CD4+ Regulatory T cells (Treg cells) are a specialized subpopulation of T cells that act to suppress immune response, thereby maintaining homeostasis and self-tolerance. These cells play a critical role in preventing autoimmunity infections, and cancer. Treg cells can infiltrate tumor tissues where they suppress anti-tumor immune responses, contributing to the development of an immunosuppressive tumor microenvironment thus promoting immune evasion and cancer progression. Tumor infiltrating Treg cells can display function heterogeneity, depending on both the tumor type and the inflammatory milieu, therefore molecular characterization of Treg cells is crucial to understand how these cells can be modulated in the tumor to unleash effective anti-tumor T cell responses. To this aim, we investigated the transcriptional blueprints of Treg cells both in tumors and in the peripheral blood of healthy donors to define both coding and non-coding transcripts that best define the identity of these cells and might therefore represent novel prognostic markers or therapeutic targets. We performed a transcriptome analysis of both CD4+ Treg cells and effector cells (Th1 and Th17) infiltrating two of the most frequent types of human cancer defining the molecular signatures of tumor-infiltrating Treg cells in these two cancer types. We found tumor-infiltrating Treg cells were highly suppressive, upregulated several immune-checkpoints, and expressed on the cell surfaces specific signature molecules such as interleukin-1 receptor 2 (IL1R2), programmed death (PD)-1 Ligand1, PD-1 Ligand2, and CCR8 chemokine enriched in tumor infiltrating Treg cells compared to both the peripheral blood of patients and healthy donors. Given the high specificity of long non-coding RNA compared to coding sequences, we also performed bioinformatic analysis to assess the expression of known and novel non-coding transcripts. With this analysis we identified specific Treg cell non-coding transcript in proximity of CTLA4 locus. Since lncRNAs are by now considered as key regulatory elements in immune cell differentiation and maintenance of their identity, we characterized the identified lncRNAs in Treg cells in healthy donors, defining their epigenetic organization, expression level, localization and whether they contributed to the established Treg cell suppressive activity. All these findings unveiled another layer of the complexity of Treg cells biology and warrants for more detailed functional studies that can fully explain the pathways and the cellular networks that are affected by the identified coding and non-coding transcripts.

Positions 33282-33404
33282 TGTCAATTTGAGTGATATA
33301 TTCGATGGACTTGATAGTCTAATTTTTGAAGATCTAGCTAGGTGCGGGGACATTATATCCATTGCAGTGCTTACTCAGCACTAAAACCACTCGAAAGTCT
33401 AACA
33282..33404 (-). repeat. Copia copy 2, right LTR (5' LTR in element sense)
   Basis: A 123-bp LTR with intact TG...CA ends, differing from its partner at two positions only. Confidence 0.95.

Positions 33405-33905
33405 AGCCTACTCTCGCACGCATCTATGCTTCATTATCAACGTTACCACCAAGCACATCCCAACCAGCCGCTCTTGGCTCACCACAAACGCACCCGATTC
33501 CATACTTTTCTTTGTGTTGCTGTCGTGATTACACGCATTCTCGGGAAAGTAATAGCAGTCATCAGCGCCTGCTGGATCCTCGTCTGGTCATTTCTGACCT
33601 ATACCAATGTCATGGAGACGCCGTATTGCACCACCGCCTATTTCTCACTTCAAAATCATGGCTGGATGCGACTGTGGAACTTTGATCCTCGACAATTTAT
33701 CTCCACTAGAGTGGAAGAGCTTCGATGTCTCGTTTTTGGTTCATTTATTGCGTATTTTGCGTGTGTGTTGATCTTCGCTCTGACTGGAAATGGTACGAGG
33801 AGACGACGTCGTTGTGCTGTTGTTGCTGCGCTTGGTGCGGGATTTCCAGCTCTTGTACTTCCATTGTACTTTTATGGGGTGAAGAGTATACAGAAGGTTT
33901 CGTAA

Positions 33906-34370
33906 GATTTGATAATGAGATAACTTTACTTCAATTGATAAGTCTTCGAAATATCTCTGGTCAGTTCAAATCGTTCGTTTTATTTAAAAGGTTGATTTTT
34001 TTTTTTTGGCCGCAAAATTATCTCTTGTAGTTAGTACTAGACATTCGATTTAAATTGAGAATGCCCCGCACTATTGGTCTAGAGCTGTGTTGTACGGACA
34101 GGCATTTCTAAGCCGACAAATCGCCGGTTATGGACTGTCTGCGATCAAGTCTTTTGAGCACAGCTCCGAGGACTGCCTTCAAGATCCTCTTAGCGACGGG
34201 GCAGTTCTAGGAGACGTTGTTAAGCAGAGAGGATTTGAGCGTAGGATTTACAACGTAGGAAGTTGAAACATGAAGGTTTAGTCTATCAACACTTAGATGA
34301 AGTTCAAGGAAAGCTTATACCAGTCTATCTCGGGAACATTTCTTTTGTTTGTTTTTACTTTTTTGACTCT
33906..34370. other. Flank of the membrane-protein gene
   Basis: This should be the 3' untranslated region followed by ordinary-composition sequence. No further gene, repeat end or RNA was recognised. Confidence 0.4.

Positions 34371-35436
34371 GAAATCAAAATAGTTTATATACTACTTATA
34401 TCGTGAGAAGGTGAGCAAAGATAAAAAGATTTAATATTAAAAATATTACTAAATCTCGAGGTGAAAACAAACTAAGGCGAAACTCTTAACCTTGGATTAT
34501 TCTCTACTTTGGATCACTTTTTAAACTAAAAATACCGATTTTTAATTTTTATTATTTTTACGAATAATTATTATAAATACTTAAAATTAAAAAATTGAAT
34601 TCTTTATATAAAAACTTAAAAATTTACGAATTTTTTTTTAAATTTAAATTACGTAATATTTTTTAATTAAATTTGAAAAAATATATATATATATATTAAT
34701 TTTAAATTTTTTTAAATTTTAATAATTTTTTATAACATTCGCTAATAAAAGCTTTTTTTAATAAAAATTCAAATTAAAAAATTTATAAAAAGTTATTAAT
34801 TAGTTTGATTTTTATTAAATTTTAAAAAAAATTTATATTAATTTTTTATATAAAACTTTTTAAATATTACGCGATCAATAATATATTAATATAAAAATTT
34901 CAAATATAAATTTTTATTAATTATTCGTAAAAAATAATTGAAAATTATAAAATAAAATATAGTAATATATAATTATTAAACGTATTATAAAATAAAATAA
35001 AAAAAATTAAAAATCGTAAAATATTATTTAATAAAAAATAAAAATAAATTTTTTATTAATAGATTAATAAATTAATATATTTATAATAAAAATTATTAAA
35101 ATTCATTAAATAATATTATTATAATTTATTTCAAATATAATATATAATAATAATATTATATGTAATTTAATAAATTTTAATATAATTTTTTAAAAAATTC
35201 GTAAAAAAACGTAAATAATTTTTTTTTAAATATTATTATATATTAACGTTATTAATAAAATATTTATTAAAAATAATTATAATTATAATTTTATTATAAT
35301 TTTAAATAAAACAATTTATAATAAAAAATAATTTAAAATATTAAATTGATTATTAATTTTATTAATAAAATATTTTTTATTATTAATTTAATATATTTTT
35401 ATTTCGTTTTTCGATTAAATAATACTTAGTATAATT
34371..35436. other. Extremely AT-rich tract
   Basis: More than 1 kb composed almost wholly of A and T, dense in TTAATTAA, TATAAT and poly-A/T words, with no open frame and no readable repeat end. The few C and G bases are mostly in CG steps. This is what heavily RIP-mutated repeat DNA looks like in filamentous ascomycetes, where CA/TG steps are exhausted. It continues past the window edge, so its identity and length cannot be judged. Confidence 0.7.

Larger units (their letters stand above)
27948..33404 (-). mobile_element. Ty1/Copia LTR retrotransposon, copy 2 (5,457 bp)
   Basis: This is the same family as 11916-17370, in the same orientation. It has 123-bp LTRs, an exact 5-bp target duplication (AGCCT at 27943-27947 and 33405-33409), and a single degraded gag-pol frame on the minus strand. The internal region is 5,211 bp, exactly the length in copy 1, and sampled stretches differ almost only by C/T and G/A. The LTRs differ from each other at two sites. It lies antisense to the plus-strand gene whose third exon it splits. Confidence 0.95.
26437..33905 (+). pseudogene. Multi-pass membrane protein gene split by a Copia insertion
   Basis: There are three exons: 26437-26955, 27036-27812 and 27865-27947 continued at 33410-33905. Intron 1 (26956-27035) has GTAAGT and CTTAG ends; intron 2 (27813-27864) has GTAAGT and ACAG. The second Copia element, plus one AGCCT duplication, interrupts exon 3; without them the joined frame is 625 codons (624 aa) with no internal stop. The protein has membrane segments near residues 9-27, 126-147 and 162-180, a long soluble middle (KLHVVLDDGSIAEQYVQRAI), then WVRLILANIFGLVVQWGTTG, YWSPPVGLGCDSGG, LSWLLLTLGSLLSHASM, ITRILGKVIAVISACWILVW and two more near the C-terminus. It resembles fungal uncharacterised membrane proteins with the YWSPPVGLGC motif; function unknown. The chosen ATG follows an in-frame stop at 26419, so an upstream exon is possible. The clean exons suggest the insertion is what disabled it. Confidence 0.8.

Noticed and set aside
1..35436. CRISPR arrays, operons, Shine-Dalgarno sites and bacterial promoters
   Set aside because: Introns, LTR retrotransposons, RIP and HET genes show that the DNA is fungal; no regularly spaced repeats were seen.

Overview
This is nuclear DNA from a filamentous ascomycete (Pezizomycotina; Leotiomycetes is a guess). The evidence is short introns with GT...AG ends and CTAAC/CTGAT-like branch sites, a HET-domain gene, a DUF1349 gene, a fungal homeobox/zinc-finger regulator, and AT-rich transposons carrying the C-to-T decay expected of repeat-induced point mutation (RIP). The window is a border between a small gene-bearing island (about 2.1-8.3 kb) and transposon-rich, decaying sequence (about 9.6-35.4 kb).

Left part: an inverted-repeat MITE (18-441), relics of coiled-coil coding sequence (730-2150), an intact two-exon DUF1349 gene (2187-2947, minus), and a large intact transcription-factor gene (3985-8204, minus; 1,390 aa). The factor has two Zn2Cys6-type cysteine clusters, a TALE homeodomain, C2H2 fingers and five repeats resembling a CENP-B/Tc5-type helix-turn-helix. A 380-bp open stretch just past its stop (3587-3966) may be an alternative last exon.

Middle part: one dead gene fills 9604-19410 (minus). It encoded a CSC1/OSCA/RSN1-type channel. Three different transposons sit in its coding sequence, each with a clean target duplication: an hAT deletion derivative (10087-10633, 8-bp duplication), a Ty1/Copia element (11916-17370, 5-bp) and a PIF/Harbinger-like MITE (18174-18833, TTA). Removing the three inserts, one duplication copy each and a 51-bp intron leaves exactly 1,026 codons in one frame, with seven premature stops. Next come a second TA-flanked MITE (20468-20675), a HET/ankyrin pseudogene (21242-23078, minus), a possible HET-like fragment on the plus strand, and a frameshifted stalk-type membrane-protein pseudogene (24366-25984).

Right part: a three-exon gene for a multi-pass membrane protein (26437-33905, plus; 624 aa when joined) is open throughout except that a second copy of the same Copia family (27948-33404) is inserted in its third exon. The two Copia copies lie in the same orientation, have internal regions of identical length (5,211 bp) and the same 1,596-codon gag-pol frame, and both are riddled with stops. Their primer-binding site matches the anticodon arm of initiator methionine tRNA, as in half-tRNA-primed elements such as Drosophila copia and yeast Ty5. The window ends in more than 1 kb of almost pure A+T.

PAGANI, MASSIMILIANO
LOCATI, MASSIMO
Settore BIO/11 - Biologia Molecolare
TRANSCRIPTOME ANALYSIS OF TUMOR INFILTRATING T REGULATORY CELLS UNVEILS SPECIFIC CODING AND NON CODING GENE SIGNATURE / C.l. Politano ; tutor: M. Pagani ; coordinatore: M. Locati. - : . DIPARTIMENTO DI BIOTECNOLOGIE MEDICHE E MEDICINA TRASLAZIONALE, 2019 Jan 29. ((31. ciclo, Anno Accademico 2018. [10.13130/politano-claudia-lucia_phd2019-01-29].
Doctoral Thesis
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Utilizza questo identificativo per citare o creare un link a questo documento: http://hdl.handle.net/2434/613244